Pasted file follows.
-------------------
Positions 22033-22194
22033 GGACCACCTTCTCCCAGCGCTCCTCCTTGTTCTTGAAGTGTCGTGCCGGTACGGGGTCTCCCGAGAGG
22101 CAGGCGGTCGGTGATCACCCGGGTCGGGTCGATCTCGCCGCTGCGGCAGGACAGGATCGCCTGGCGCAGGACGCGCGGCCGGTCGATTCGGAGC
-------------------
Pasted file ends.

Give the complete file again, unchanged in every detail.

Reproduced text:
Positions 22033-22194
22033 GGACCACCTTCTCCCAGCGCTCCTCCTTGTTCTTGAAGTGTCGTGCCGGTACGGGGTCTCCCGAGAGG
22101 CAGGCGGTCGGTGATCACCCGGGTCGGGTCGATCTCGCCGCTGCGGCAGGACAGGATCGCCTGGCGCAGGACGCGCGGCCGGTCGATTCGGAGC